How to Rebrand a Hotel Successfully
April 6, 2021
“The only constant thing in life is change.”
Running a hotel isn’t for everyone. The pressure to hit performance goals, manage your staff and culture, and provide guests with the best service possible is a daily struggle for many. This means that hoteliers must constantly be searching for new ideas, systems, and approaches that make their lives easier and their hotel more successful.
Rebranding is a valuable strategy that many independent hoteliers use to position their property better in the marketplace, highlight their unique story, benefit from reduced commissions and fees, and draw in more guests with a strong, unique independent hotel brand.
Think of a rebrand like updating the operating system on your smartphone. With the update, you gain new features, designs, systems, and structures while keeping much of the existing infrastructure and team in place. You’re breathing new life into your space. With the proper “system updates”, your property will benefit from the added efficiencies, clarity in your team, and change in brand perceptions.
If you’re reading this, chances are that you are considering a rebrand. So, with that in mind, I’ll discuss why a rebrand may be needed, how to approach it, and things to consider.
Before we get into the dos and don’ts of rebranding, you need to understand how rebranding might be beneficial for your hotel and why it is needed in the first place. There are several advantages of rebranding, but I’m going to cover a few of the primary reasons a rebrand may make sense for your hotel.
Competition is Drowning You Out
The first, and the most common reason hotels choose to rebrand is to keep their property one step ahead of their competition. You can almost guarantee that your competitors are figuring out how to pull market share away from you, so it’s in your best interest to make that more difficult for them. A rebranding will allow you a chance to position your hotel strategically in your customer’s mind, so you can stand out as a clear, and better choice.
You’re Missing Out on Certain Customers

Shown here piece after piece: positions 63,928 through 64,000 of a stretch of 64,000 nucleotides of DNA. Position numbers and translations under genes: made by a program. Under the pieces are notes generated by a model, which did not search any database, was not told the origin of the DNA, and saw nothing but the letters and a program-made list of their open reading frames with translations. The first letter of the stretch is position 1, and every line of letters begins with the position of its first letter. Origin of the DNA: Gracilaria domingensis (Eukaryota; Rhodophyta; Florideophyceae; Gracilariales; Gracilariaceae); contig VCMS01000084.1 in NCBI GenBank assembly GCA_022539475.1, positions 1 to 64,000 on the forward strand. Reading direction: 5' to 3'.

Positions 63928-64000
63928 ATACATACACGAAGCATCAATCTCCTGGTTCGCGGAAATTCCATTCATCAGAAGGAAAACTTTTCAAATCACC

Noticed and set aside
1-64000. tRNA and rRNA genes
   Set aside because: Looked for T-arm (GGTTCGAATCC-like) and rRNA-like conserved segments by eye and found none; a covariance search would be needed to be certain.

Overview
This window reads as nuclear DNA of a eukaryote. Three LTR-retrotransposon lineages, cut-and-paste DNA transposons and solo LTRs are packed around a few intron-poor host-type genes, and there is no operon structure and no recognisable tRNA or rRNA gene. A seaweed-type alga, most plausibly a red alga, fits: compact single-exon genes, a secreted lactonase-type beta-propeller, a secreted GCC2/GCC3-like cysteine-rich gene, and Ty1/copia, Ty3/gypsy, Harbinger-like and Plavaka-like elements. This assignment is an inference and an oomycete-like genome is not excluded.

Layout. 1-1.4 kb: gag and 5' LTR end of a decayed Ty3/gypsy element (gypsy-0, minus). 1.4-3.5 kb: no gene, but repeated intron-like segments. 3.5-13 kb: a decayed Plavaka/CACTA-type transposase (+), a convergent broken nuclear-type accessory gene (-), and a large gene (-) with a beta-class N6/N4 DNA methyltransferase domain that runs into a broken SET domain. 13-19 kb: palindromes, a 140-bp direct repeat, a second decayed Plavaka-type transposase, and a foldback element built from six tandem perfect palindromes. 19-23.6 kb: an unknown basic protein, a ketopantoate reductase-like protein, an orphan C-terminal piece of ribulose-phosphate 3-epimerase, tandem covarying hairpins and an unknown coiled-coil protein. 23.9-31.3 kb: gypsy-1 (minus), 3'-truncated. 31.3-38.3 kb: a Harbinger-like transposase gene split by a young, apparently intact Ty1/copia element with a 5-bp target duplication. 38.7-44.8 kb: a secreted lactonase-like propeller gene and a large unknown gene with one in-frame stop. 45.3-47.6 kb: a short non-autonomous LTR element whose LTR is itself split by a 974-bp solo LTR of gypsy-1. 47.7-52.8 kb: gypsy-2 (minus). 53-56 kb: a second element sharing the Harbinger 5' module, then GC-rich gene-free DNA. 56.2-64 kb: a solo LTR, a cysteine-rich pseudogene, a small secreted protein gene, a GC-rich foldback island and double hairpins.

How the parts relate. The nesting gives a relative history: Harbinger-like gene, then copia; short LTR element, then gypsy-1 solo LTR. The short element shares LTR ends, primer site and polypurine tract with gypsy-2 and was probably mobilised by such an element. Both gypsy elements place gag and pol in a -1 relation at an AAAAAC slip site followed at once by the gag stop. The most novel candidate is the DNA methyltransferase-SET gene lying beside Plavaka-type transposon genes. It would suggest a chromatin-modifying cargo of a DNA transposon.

In that same vein, rebranding can help you attract new customer types. Are you wanting to gain traction with business travelers? Do you want your brand to be more appealing to millennials? Are extended stay guests your ideal target? If you aren’t garnering attention from a certain customer type, then a rebrand may be in order. Rebranding your property allows you to pivot in your property design, service offering, marketing message, and brand image — ensuring that you are capturing the right attention from the right audience.
You Want to Keep More Profits
In today’s landscape, boutique and independent hotels can be very profitable. This is a clear benchmark for any hotel to measure and is obviously an exciting one. It should be clear that if you’re able to retain and gain more market share from your competitors and attract the ideal guests to your property, your bottom line should see the benefit. Not only that, but rebranding from a chain hotel to an independent property gives you some freedom and flexibility — and you don’t have to pay fees associated with a chain property.
Flexibility with Features & Amenities
With this added flexibility, you can get more creative with your amenities and features. Rebranding gives you a chance to step back, and reassess what makes your property unique and decide if it’s something that should be changed or something that can be repurposed as a positive. For instance, if your property has exterior corridors, you may have felt limited in the past — being seen as only a budget motel. But by rebranding to a more modern, nostalgic roadside motel, and adding a few simple amenities, perks, and features, you can turn a “negative” feature into a strong, unique selling point for your property. Rebranding allows you to accommodate things that you want, and eliminate ones that you don’t.
How To Approach A Rebranding
Rebranding can be an enormous shift and require a lot more than just swapping out signage and designs on your business card. To do a rebrand correctly, it must be carried out only after meticulous, strategic planning. To provide you with some guidance, I’ve compiled a few thoughts on how to go about rebranding.